The Watcher is dead. Nick Fury is also dead. A bunch of disparate heroes spent four issues wandering around crime scenes before discovering they're maybe all working for Nick Fury, who isn't dead, and was maybe responsible for all those crime scenes, so.. what? The Watcher probably also won't be dead, eventually. That's the story so far. With issue #5... that's... still the story, because nothing really happened. But here's a recap anyway!
As part of the short-lived Gorilla imprint of Image Comics in 2000, frequent collaborators Mark Waid and Barry Kitson launched Empire, a creator-owned title about the reign of a supervillain who succeeded where so many others failed, and actually conquered the Earth, uniting it under his brutal, iron-fisted rule. The initial run only lasted two issues, but a few years later, Waid and Kitson finished the first story arc under the DC Comics banner, and in so doing created something of a cult classic that some fans still regard as their best work together -- work that includes The Legion of Super-Heroes, JLA: Year One and Flash & Green Lantern: The Brave and the Bold.
Now, fourteen years after Golgoth first took control of the world, Waid and Kitson have returned to Empire, releasing it as a webcomic through Thrillbent's monthly subscription model, whereby you get access to the entire Thrillbent catalogue for $3.99, and a free download of Empire volume 1.
To find out more about the return of Empire, we spoke to Kitson about the initial idea, how he approached designing a world that had been conquered by evil, and where he and Waid intend to take the very long awaited Empire volume 2.
Each week, ComicsAlliance’s Chris Sims and Matt Wilson host the War Rocket Ajax podcast, their online audio venue for interviews with comics creators, reviews of the books of the week, and whatever else they want to talk about. ComicsAlliance is offering clips of the comics-specific segments of the show several days before the full podcast goes up at WarRocketAjax.com on Mondays.
This week, Chris and Matt are offering up some extended reviews of DC Comics' Secret Origins #1 by Greg Pak, Lee Weeks, Kyle Higgins, Doug Mahnke, Tony Bedard, and Paulo Siqueria, and Marvel's Original Sin #0 by Mark Waid and Jim Cheung.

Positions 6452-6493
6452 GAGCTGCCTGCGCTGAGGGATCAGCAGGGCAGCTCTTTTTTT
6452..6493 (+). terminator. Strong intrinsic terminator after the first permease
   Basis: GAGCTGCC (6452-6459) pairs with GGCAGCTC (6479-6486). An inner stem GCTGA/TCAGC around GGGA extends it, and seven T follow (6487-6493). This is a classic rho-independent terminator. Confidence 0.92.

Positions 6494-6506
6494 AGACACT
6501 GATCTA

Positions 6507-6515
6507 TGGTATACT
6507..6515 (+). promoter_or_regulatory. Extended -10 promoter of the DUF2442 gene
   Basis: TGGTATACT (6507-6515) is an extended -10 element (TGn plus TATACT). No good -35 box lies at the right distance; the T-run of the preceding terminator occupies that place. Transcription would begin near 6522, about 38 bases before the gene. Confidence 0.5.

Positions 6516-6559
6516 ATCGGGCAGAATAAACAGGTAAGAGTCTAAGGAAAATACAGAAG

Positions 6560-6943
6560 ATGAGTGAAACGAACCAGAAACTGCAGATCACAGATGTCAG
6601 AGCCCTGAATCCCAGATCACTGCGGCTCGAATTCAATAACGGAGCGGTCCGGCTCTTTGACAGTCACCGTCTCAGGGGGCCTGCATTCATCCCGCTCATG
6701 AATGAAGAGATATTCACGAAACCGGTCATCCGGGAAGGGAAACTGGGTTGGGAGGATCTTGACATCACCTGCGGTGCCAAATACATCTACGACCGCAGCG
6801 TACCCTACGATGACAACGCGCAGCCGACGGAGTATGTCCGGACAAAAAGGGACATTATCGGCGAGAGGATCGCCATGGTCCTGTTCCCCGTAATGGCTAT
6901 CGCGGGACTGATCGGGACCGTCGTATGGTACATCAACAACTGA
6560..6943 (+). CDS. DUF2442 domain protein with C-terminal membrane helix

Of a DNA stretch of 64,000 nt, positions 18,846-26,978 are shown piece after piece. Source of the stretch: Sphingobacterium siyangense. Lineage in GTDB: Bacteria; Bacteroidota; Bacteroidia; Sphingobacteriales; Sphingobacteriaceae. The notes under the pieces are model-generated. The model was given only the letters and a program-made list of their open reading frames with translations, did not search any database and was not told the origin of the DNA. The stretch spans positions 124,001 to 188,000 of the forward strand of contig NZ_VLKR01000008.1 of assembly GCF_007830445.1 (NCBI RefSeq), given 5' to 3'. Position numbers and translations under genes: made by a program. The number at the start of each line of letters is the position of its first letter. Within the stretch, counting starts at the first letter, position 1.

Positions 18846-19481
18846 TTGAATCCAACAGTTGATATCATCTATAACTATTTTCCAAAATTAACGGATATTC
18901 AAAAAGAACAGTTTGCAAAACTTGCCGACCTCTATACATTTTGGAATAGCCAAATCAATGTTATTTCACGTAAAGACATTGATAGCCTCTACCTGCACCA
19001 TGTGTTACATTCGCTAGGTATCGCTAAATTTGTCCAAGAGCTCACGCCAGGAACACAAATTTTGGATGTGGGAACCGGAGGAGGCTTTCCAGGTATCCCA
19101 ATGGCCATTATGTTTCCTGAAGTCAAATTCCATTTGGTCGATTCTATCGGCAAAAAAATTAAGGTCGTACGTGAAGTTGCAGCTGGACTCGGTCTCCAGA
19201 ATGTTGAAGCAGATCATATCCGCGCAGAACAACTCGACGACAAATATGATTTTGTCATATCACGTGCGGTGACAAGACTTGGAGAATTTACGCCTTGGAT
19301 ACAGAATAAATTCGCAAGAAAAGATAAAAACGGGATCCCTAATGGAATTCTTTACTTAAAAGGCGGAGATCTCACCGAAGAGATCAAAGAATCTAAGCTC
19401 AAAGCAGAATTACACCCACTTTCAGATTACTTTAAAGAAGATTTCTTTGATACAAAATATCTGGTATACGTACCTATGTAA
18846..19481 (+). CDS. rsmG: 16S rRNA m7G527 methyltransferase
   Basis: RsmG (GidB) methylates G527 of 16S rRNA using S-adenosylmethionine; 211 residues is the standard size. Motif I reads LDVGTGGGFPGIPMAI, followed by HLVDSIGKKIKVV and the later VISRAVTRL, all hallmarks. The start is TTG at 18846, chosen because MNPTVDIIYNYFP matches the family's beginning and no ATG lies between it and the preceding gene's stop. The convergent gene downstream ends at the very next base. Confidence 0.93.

Thrillbent, the digital comics publishing website founded by writers Mark Waid and John Rogers, has spent the past two years offering up free comics for pretty much free.
In a Wednesday blog post, Waid unveiled what he's calling "Thrillbent 3.0," which adds another layer of content that Waid is calling a sort of "Hulu Plus of comics." Fans can pay a $3.99 monthly fee -- about as much as the cover price for most Marvel single issues -- to access a collection of titles including a revived version of Waid, Barry Kitson and Chris Sotomayor's Gorilla Comics/DC series Empire. There's also a free new app available for iOS that gives fans mobile access to the material.
I have pretty strong feelings about Peter Parker's parents. To put them succinctly, I don't think they should matter. Peter's parents are dead, and that's that. Uncle Ben and Aunt May raised him, and they're the ones we should care about.
I say that to explain upfront that Amazing Spider-Man: FamilyBusiness, the new graphic novel by Mark Waid, James Robinson, Gabrielle Dell'Otto and Werther Dell'Ederawas fighting an uphill battle with me from about the fifth page in. The story hinges quite a bit on Peter's family history, specifically on his parents' history as spies in the CIA. In the end, the team's charming mix of spies and Spidey mostly won me over, though not everything completely gels.